Evander Kane said he never bet on NHL games, but the San Jose Sharks forward admitted he has a gambling problem during an interview with ESPN that aired Thursday.
Kane also said he no longer gambles and has received counseling for the issue.
“I’ve gambled before. I think that’s well documented,” Kane said. “It was a big part of my life for quite a number of years. It’s something that I would say I definitely had a problem with at certain points throughout those years, certain times more than others.”
But Kane denied allegations made by his estranged wife, Anna, in a social media post July 31 that her husband bet on and threw NHL games.
“Obviously, incredibly false,” Kane said. “It’s unfortunate that that transpired. It’s unfortunate that those allegations, false allegations, were made. Obviously, when they happened, I understood the magnitude of them immediately, not knowing what was going to happen next, but confident because I know that’s not true.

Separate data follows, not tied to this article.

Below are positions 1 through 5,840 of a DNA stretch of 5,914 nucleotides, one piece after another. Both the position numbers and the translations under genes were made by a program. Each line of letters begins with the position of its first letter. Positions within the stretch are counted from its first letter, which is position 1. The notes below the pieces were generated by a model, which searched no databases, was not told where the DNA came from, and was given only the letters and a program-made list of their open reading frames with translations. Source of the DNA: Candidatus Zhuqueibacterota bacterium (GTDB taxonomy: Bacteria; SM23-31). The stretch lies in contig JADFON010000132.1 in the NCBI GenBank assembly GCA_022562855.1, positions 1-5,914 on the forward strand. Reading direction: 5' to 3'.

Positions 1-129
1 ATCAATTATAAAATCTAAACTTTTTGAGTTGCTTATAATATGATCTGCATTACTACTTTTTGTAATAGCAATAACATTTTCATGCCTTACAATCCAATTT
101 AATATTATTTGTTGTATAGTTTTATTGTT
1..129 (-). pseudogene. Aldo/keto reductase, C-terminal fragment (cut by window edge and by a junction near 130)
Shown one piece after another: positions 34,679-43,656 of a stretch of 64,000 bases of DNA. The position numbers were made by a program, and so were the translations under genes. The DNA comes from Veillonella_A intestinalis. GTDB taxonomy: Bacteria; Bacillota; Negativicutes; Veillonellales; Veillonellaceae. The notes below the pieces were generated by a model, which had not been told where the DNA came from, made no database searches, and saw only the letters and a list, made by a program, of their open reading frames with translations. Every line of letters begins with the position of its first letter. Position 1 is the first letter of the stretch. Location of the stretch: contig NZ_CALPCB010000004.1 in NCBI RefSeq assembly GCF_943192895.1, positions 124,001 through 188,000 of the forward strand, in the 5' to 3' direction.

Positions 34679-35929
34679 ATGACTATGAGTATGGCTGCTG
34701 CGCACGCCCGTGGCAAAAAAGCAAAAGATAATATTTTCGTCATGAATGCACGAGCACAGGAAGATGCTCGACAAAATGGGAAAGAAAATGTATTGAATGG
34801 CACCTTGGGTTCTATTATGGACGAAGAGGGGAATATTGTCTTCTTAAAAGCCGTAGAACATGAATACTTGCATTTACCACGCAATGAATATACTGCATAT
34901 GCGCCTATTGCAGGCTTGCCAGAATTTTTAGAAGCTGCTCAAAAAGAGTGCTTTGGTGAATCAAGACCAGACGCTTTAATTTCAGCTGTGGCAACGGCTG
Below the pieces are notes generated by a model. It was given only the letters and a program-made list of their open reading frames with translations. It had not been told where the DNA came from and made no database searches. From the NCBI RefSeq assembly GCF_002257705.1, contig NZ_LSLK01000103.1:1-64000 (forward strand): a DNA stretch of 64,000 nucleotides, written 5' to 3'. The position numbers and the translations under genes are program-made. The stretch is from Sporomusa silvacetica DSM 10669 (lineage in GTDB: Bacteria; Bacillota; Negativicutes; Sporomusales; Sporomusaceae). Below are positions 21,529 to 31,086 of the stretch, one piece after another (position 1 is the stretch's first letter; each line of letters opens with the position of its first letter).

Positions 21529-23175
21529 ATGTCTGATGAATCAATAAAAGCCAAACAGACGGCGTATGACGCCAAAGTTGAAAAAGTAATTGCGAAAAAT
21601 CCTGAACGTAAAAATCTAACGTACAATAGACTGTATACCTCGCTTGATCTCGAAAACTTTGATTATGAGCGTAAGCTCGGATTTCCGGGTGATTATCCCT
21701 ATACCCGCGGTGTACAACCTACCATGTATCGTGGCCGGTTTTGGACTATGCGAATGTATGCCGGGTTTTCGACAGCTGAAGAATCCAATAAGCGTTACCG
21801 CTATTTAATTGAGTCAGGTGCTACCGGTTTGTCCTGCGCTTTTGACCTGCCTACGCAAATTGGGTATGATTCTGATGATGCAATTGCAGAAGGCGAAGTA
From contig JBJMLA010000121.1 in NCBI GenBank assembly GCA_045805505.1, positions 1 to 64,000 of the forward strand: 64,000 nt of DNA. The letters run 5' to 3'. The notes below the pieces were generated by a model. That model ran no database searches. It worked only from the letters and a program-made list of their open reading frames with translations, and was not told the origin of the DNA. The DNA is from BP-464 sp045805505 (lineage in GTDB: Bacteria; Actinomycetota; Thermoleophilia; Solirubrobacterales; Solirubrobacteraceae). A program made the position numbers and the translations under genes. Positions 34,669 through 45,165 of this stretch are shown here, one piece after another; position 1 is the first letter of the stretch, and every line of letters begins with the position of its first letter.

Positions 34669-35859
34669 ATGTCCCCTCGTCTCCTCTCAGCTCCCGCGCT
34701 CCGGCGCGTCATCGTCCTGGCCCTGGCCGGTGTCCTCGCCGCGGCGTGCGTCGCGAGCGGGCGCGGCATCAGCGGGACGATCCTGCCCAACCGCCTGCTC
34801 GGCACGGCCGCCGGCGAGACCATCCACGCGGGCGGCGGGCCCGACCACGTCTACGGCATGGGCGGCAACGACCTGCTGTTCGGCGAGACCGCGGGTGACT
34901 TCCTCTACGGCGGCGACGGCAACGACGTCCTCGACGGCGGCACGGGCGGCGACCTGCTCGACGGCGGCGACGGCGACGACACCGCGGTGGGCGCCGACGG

“I knew none of what she was saying was true and I was very confident and comfortable with where I was knowing that I was going to be exonerated and am going to be exonerated of those allegations.”
The NHL said in a statement July 31 that it intended to conduct a full investigation into the allegations against Kane. The Sharks also issued a statement that day that said, “We support a full and transparent investigation into the situation to maintain the integrity of the game and consistency with our team values.”
During the NHL/NHLPA Player Media Tour in Chicago on Thursday, NHL Deputy Commissioner Bill Daly said of the investigation, “It’s ongoing, and we expect to have a report on the findings soon.”
When asked during the ESPN interview if he ever bet on an NHL game, Kane replied, “Not at all.”
Kane, who led San Jose in goals (22), assists (27) and points (49) in 56 games last season, also said he never intentionally tried to lose a game and never altered the way he played because of a wager he or anyone else made.
But he did acknowledge that his gambling contributed to him filing for bankruptcy in January.
“These are decisions that, obviously, I didn’t take lightly, and I knew that part of the reason of why I was where I was was because of gambling,” Kane said. “For that, I’m not going to go back to that point in my life so gambling can continue to live with me, and I’ve understood that.”
NHL.com columnist Nicholas J. Cotsonika contributed to this report